Photo collage: Adeje Ayuntamiento.
As every year, the first fiesta in Adeje’s year gives an opportunity to see some real Canarian tradition in the heart of the tourist area. The fiesta is of one of the town’s patrons, San Sebastian, and takes place in La Caleta on Friday and Saturday, 19 and 20 January, with horsemen riding into the sea, and pastoral farmers dragging their goats and sheep into the water for the animals to be blessed. The event’s draw makes it almost more a spectacular tourist event than a religious one, but despite the tens of thousands of people who turn up to watch it, at its core is the honouring of San Sebastian, the saint who can ward off plagues, and so keep animals, and humans, healthy throughout the coming year.
The celebrations begin on Friday, 19 January, with an 8pm Mass in San Sebastián church followed by a procession carrying the saint’s icon, and a folk music concert in the plaza from 10pm. On the actual feast day of Saturday 20th, events begin at noon with a Mass and then a procession of pilgrims follows the image of the saint down to La Enramada beach where massive crowds are always waiting to see the traditional bathing of the horses, and quite often a few donkeys and maybe a camel or two, and always a number of family pets.
This is a fiesta steeped in local traditions which was first celebrated here in the 18th century, though the current statue of San Sebastián which is carried ceremoniously to the sea was brought to the parish in 1916 by the then parish priest, Eulogio Gutiérrez Estévez. Over the years country people and local Adeje farmers and beyond continued with their devotions to the saint in a very particular and special way. Many have attributed miracles to the statue of San Sebastián, including cures and favours granted.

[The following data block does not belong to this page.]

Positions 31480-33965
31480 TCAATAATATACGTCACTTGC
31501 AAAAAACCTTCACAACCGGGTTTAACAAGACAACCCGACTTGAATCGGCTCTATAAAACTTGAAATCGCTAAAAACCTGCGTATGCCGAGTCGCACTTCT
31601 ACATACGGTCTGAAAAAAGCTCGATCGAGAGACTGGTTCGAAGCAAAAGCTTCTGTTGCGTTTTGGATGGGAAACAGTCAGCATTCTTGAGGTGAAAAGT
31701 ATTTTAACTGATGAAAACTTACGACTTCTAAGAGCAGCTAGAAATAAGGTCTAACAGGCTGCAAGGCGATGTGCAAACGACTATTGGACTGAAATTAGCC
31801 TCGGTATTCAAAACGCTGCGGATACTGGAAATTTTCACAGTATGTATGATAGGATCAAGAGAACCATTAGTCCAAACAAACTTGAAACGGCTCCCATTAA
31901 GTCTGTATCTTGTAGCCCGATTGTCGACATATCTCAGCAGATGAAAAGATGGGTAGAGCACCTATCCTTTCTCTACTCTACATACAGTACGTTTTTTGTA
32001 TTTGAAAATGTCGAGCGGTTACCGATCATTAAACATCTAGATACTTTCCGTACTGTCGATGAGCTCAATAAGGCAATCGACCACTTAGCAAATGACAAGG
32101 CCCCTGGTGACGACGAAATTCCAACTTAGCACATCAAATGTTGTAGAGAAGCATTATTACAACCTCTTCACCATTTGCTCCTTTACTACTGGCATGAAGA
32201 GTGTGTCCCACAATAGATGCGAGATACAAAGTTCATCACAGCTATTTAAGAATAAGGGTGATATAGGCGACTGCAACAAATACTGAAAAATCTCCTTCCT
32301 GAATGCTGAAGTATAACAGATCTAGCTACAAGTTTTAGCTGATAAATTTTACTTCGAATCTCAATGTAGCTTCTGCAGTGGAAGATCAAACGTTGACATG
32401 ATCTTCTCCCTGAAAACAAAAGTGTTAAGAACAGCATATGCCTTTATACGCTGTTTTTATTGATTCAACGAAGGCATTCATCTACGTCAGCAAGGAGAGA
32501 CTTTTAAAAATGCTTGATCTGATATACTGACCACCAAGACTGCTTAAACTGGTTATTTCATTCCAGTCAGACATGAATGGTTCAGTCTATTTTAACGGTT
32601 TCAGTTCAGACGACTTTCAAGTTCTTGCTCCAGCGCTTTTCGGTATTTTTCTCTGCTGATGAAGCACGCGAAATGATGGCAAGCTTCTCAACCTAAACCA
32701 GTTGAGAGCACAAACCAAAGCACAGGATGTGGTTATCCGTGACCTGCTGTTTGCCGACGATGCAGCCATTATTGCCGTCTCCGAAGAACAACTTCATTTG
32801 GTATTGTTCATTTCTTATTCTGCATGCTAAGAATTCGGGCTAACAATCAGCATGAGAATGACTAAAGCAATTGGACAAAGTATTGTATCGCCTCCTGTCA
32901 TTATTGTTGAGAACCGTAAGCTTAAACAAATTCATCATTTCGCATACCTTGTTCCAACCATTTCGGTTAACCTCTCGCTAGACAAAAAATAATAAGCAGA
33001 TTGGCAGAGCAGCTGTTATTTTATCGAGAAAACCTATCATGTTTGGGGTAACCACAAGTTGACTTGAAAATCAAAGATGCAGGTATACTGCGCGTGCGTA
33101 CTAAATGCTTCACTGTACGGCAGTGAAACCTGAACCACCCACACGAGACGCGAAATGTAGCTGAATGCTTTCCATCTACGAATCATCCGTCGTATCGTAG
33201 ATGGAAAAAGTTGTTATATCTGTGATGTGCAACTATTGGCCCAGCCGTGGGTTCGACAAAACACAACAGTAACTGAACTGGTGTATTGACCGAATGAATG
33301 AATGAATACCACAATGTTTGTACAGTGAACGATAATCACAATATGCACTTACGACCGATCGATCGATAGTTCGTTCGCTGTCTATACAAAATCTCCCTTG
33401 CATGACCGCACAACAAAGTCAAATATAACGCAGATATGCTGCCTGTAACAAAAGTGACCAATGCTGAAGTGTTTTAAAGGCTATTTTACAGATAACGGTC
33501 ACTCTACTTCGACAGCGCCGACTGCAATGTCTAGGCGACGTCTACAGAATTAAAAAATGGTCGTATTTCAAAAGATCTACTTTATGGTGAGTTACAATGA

Since tens of thousands take part in the fiesta every year, the council provides extra security measures from the Policia Local, the Civil Protection Unit, the Sea Rescue service, ambulances and health professionals to guarantee safety for everyone attending. The council asks the public to be aware that there might be access and parking restrictions in the area ahead of the procession, as well as a zone cordoned off for farm animals included in the festivities.
In particular, the public is reminded that given the numbers attending, plenty of time should be allowed for parking and walking. Attendees are also advised to wear comfortable clothes and shoes, to be prepared for long sun exposure, and to bring drinking water. Since this is a fiesta in which animals are very much involved, the council says that if you are bringing your own animal they must be on a lead and have their own food and water too. There are more photos from previous years in Adeje English Time’s blog HERE.